Breakups can be of many kinds, husbands and wives, lovers, friendships, business partners, etc ... Both parties have set out to kill of the relationship. No one is 100% innocent and no one is 100% guilty. Both parties are guilty in the killing of the relationship. Both are guilty of the murder of what they had, a joint venture to obtain something, whatever that was, for the satisfaction of both. Breakups have all of the ingredients for a traumatic experience like no other. This book attempts to deal with that trauma and will hopefully help the reader to heal, learn and grow from this experience.
I have been teaching divorce recovery support groups for several years. When I first began teaching I was not divorced but separated. My parents did not approve of my marriage from the start and after 36 years of being married I did not want them to say, “I told you so,” and because of that I was determined not to be a divorced woman.
I began to realize after a year and a half of separation I was only prolonging the pain and confusion and that I needed to go on with my life.
I want you to know what I am not; I am not a psychologist, a therapist or a social worker. I have had some training in counseling, but my real education came from my experiences through a long separation and finally a divorce, and through working with divorcees in the support groups. Some of the people that I have worked with over the years extended the time of their personal recovery from divorce because they didn’t know of or weren’t willing to appropriate the resources available to them for recovery and growth. This booklet is designed to help you avoid those mistakes. Relationships create the emotional content of our lives: sadness, anger, happiness and joy are associated with relationships. We are designed to live in an to have relationships.
This booklet is not merely my experience, but is a guideline to recovery and growth in good relationships. My goal for you is for you to be able to say, “Though I wouldn’t wish a divorce on my worst enemy, I wouldn’t trade anything for what I have learned.” I would also like to see you become the person you were intended to be and live your life to the fullest. As I look back, the end was truly the beginning. This booklet is one which you will not want to browse through quickly, so please take your time, be honest with yourself, and use the personal journal sheet at the end of each section.
The death of a relationship through divorce is the first stage of a process in which the relationship is mourned and then let go to make way for self-renewal.
A new opportunity to improve on the past and create a fuller life can be achieved after picking up the pieces from a divorce. You will come to terms with the past and be willing to change it when you recognize self defeating behavior.
The Emotional Truth of Divorce:
You are faced with many difficult tasks that were never yours. For example: women with the extra responsibility of finances, insurance, etc. And men with household duties, etc. You will sense a feeling of loneliness along with many fears and questions.
You will begin to think, “How could I end up in this predicament?” Your emotional inventory will show failure, guilt, emptiness and uncertainty when you look back.
These emotions and others are normal when the togetherness habit has been broken. This is true no matter who you are and how strong of a person you are. You do not know what it feels like until you experience a divorce. Two people became one, and were always a couple. Now the twosome has been torn in half.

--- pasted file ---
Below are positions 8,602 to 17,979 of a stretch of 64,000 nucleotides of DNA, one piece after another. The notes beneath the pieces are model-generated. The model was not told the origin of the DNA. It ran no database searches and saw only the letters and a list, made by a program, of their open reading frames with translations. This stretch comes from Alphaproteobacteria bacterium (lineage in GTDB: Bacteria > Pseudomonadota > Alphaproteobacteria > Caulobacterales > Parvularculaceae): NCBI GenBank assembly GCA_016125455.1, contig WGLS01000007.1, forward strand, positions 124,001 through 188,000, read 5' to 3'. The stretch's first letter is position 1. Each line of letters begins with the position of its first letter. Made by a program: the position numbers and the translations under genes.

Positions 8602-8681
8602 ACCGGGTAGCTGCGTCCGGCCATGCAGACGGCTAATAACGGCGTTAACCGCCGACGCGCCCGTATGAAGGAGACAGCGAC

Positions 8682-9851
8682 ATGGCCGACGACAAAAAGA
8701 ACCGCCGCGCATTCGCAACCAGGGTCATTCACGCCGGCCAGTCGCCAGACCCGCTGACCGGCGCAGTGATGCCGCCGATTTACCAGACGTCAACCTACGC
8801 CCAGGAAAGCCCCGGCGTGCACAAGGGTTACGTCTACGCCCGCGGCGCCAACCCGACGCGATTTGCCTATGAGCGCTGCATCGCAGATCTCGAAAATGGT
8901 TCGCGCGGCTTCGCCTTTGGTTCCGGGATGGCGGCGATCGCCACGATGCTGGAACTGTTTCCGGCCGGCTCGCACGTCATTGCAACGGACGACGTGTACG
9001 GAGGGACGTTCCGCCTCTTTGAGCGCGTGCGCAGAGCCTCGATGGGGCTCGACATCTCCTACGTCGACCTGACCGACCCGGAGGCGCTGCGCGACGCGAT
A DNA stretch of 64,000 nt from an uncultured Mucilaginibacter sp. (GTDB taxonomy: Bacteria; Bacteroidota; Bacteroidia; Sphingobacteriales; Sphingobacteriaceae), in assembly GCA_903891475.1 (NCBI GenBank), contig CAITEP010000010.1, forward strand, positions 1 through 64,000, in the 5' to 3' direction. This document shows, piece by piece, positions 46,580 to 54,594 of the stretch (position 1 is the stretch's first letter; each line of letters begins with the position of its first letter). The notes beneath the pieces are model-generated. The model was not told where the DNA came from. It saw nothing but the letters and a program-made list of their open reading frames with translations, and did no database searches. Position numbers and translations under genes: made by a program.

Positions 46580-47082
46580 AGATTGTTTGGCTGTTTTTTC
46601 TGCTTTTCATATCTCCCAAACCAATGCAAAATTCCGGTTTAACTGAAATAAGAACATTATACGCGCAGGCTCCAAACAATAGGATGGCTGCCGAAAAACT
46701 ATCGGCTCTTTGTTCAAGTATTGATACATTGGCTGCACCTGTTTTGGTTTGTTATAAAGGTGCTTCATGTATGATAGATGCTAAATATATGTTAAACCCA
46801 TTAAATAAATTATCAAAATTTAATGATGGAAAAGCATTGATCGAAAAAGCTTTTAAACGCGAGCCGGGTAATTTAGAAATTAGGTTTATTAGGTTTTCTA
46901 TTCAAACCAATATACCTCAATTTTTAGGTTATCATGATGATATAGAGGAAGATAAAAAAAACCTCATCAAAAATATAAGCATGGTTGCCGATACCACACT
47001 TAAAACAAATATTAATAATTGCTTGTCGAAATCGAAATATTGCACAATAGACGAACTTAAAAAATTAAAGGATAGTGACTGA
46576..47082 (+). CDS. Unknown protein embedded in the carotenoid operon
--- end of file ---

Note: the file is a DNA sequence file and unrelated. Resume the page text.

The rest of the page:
The question most often asked is, who is the divorce hardest on—men or women? In most cases the question is meaningless since divorce strikes at the emotion of all people involved.
Divorce affects each of us differently, so we should not compare our situation with someone else. We need to come to terms with ourselves and where we are now by making the choice to accept us and the situation as it is. The fact of living alone does not mean living lonely. Now we begin to make choices to lay the ground work for our future and any future relationships.
Another emotional upheaval is having to meet or contact your ex-spouse. This can stir up enormously conflicting feelings that can leave you shaken for several days. As you approach a meeting with your ex-spouse you are in familiar surroundings causing a bit of nostalgia for the “Good Old Days.” You are caught up in the frenzy of a moment in time. You begin to think, “Maybe we have learned our lesson and maybe we could work things out now.” “Maybe if I had done this differently or maybe if I had done this or that.” You will work yourself up into a mixture of emotions. This causes confusion. You will be up and down like a roller coaster.
There are times when you will feel a driving need to run away. Take this opportunity to get in touch with your feelings and to spend time in free quiet time. Let your feelings surface and don’t suppress them even though they are ugly, distorted and painful. There are also times when you will feel rejected, abandoned, victimized and even hostile. Admit each one and make a choice to turn away from them. You will this as a pull from the past. You will also recognize that the present is not the past and today is not yesterday. It is a new day and it is up to you to break the pattern. Now you are able to reach out for new friends and three things can be learned by taking this risk:
1. You will find much more warmth and acceptance than you thought.
2. You will learn to accept rejections not toward you as a person but as a single-again person (because people do not know how to relate to you as you are now).
3. You will be rewarded with new and pleasant experiences when you place yourself with new friends, activities and interests.